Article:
Water shortages are one of the major problems facing the world in the coming decades. Desalination of seawater can offer a solution. But the process is expensive and often unstable. This is partly due to the membranes that are used in the process. However, researchers at the University of Twente (TU Twente) in the Netherlands have invented a new plastic, called salonlast. This enables them to make very stable membranes, which at least solves that problem.
An ion exchange membrane is used in electrodialysis for the desalination of seawater or brackish water. This allows the ions from aqueous salt to pass through, but blocks the water itself. These membranes are expensive and not stable in environments with very high or very low pH levels. But the membrane the TU researchers are making with their new plastic is stable.
“When mixing certain positively and negatively charged polymers in water, we were already able to make a poly-electrolyte complex (PEC) that can best be described as a mozzarella-like ball of plastic,” says Prof. Dr. Wiebe de Vos in a TU Twente press release about the invention. “The main problem, though, was still getting this complex easily processed into a usable membrane,” adds Ameya Krishna B.
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The researchers eventually chose a technique that uses a heat press. The material is put into a mold and placed inside a heat press. At first, the press closes without any extra pressure and heats up to a temperature of eighty degrees Celsius. After about twenty minutes, when the material has reached this temperature, the pressure increases to two hundred bar. This is comparable to the pressure of roughly two kilometers under water and takes approximately five minutes. After that, the material cools down to twenty-five degrees Celsius.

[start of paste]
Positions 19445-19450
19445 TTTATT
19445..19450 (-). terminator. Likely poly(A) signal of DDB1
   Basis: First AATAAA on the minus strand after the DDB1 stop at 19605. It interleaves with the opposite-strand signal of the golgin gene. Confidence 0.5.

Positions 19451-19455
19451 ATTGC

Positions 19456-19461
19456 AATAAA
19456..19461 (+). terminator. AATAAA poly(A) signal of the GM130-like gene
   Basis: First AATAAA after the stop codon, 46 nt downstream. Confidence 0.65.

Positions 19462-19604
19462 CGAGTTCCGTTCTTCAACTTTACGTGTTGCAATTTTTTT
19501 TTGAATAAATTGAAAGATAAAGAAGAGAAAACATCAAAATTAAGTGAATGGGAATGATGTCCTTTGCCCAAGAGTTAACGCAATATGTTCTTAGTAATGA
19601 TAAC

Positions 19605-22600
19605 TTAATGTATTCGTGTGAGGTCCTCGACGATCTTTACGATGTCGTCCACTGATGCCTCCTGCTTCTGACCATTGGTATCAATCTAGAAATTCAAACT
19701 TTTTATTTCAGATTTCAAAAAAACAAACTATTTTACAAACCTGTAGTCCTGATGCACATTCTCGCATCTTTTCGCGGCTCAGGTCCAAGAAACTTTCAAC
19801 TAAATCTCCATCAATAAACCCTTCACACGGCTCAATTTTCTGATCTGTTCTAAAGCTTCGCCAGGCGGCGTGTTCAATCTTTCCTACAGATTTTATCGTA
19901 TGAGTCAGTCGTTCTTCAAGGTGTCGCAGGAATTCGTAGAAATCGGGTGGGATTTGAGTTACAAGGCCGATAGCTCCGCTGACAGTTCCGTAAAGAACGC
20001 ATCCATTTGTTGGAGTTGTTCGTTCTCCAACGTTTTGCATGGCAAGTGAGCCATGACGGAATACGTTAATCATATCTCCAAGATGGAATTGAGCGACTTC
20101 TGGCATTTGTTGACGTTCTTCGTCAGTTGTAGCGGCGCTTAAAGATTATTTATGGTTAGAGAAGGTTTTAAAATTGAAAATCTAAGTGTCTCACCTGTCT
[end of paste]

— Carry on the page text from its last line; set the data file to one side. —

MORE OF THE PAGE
“The whole process takes about an hour, much less than other techniques that are used where the process can take up to several days,” Saskia Lindhoud explains. The end product is a transparent, high-density film. The membrane is firm and flexible and extremely dense down to a nanometer scale. In addition, the process is fully scalable as well with excellent control over the size, thickness and structure of the membrane.
The membrane can be used in many ways. Its stability factor at very high and low pH values makes it suitable for fuel cells. Also, the relatively simple production process does not depend on organic solvents, and the material repairs itself in saltwater.
UT researchers , Dr. Saskia Lindhoud and Prof. Dr. Wiebe de Vos (TNW faculty / MESA+) published their work in the scientific journal Journal of Colloid and Interface Science. The article is open access and can be read online here.
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